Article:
Why academic physicians are still “tethered” to the EHR

Andis Robeznieks , Senior News Writer

While their volume of in-person patient visits has returned to near pre-pandemic levels, primary care physicians (PCPs) spend more time in the EHR than before patients were first encouraged to stay home to stem the spread of SARS-CoV-2.

The amount of time that academic primary care physicians spent “tethered” to the EHR was growing prior to the pandemic, and it has only gotten worse, according to a study published in Annals of Family Medicine. For the study, researchers tracked the workload of 141 academic medical center family medicine physicians, internists and general pediatricians from May 2019 to March 2023. 

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Researchers tracked the time these physicians—all with UW Health, the University of Wisconsin-Madison’s integrated health system—spent in different domains of the EHR per eight hours of scheduled clinic appointments.

Early in the pandemic, when the volume of in-person patient visits declined, primary care doctors used the gaps in their schedules to complete asynchronous patient needs in the EHR. Now, however, in-person visit volumes have essentially returned to previous levels, but PCPs are not seeing a corresponding decline in time spent in the EHR.

“We’re in a time of ‘both-and’ for PCPs,” said the study’s lead author, Brian Arndt, MD, a family physician at UW Health. “The simultaneous additional demands we are facing from the increased EHR workload is now stacked on top of our full patient care schedules.”

“It’s discouraging that our PCPs are spending more and more time in the EHR on days with scheduled appointments and on days without scheduled appointments,” Dr. Arndt added.

The study was supported by the AMA EHR Use Research Grant program, which has provided more than $2 million in funding for 26 studies to researchers nationwide since 2020. It built upon previous research done by Dr. Arndt and colleagues before the pandemic and subsequent studies done by others.

Messages related to orders rise most

During the study period, physicians saw an increase of 28.4 minutes in the time spent in the EHR per eight hours of scheduled clinic appointments—a 7.8% rise.

Growth areas included:

  • Orders: 23.1 minutes added, up 58.9%.
  • Inbox: 14 minutes added, up 24.4%.
  • Clinical review: 7.2 minutes added, up 13%.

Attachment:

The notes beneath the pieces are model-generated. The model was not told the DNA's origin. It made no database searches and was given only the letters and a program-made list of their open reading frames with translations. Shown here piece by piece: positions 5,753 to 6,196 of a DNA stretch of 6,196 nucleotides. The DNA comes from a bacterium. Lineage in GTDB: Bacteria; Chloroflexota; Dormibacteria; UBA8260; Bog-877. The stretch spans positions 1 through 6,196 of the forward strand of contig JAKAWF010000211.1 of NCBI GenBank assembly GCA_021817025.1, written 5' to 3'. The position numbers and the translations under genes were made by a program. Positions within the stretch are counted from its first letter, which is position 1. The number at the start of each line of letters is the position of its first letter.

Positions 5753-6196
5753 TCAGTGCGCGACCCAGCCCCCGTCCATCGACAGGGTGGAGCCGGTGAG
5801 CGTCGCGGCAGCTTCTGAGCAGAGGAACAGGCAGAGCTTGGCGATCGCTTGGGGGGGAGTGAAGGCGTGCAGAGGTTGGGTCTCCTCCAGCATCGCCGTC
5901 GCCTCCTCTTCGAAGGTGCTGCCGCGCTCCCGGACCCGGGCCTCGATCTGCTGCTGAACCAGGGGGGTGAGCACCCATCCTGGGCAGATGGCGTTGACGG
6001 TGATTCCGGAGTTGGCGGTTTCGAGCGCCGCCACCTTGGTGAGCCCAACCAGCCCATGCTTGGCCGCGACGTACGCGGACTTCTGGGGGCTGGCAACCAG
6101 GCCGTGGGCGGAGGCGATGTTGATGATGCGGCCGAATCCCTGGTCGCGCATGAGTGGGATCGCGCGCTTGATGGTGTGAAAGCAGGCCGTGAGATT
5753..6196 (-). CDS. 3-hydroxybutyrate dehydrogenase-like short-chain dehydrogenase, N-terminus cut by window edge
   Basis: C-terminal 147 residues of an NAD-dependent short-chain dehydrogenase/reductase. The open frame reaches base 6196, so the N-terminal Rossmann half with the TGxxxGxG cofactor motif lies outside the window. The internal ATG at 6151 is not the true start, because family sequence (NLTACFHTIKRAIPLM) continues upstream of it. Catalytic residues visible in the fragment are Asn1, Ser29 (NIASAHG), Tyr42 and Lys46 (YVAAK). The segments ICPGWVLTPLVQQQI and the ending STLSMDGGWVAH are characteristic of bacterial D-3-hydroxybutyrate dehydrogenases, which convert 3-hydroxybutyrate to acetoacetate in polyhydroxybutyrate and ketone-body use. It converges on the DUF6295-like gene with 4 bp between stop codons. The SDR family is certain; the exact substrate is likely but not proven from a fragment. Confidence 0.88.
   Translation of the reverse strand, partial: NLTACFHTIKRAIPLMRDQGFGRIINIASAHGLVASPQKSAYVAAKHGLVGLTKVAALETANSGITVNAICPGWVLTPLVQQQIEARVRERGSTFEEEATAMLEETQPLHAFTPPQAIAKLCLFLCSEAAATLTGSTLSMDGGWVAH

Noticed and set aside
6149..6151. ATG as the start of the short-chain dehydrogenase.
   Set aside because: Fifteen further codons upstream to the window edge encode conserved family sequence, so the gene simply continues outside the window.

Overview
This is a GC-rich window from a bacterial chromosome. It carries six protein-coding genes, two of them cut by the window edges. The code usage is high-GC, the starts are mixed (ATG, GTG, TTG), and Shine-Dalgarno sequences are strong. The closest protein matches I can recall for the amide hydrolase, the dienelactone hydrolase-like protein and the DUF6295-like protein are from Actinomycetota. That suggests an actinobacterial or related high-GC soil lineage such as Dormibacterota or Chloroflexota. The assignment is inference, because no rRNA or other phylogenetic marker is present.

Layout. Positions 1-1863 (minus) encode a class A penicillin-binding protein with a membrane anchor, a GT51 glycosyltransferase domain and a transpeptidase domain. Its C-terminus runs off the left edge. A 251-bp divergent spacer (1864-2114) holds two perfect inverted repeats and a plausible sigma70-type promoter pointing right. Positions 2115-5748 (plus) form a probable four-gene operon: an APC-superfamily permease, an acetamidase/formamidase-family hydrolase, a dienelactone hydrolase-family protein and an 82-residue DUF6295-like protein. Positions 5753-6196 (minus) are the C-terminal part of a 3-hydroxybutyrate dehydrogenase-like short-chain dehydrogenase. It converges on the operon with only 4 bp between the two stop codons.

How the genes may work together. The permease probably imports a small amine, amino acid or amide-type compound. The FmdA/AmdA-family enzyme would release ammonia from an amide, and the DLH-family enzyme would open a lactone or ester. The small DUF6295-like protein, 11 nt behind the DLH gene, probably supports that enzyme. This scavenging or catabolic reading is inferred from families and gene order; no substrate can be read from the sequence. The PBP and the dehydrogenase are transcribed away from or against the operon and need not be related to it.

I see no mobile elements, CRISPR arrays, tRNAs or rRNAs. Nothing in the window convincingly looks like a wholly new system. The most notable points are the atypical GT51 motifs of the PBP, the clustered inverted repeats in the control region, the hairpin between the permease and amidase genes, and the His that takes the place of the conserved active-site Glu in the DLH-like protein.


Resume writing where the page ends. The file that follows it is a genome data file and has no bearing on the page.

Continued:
• Notes: 2.9 minutes added, up 2.3%.

Physicians spent 6.4 more in the EHR (8.2%) outside scheduled hours on days with appointments and 13.6 minutes more (19.9%) on days. without scheduled appointments.

Changes in inbox time included an additional 5.4 patient medical advice request messages (MyChart) per eight hours of scheduled appointments (55.5% over the study period) and 2.3 more prescription-refill requests (up 19.3%). There were also 2.8 fewer patient call messages (down 10.5%), and 0.3 fewer test-result messages (a drop of 2.7%).

The researchers noted that about 80% of UW Health patients are signed up for MyChart access.

“Although we observed a 10% decrease in the number of patient calls over the last four years, it was not nearly enough to offset the 56% increase in MyChart message volume we observed,” Dr. Arndt said.

Dr. Arndt and colleagues described the increased time spent in orders as “particularly concerning,” and speculated it could be, in part, a result of the increasingly complex patient messages.

“With large patient panels and very tight visit access, we’re working harder than ever with patients through MyChart to address their multiple issues without scheduling office visits,” said Dr. Arndt.

“It’s a several-times-per-week occurrence for me to interpret a 15-page continuous glucose monitor report uploaded by a patient in MyChart, respond to the patient with feedback on insulin adjustments, and order a follow-up A1c,” he added. “There’s no question it’s high value to both patient and payor but this high value, more complex work all keeps chiseling away from my time to exercise, sleep and spend time with my family.”

The study suggests solutions such as reducing inbox volumes through policy change, redesigning primary care workflows and teamwork, and resetting patient expectations.

“It is imperative health systems develop strategies to change the overall EHR workload trajectory to minimize PCPs’ occupational stress and mitigate unnecessary reductions in the effective physician workforce that result from the increased EHR burden,” Dr. Arndt said.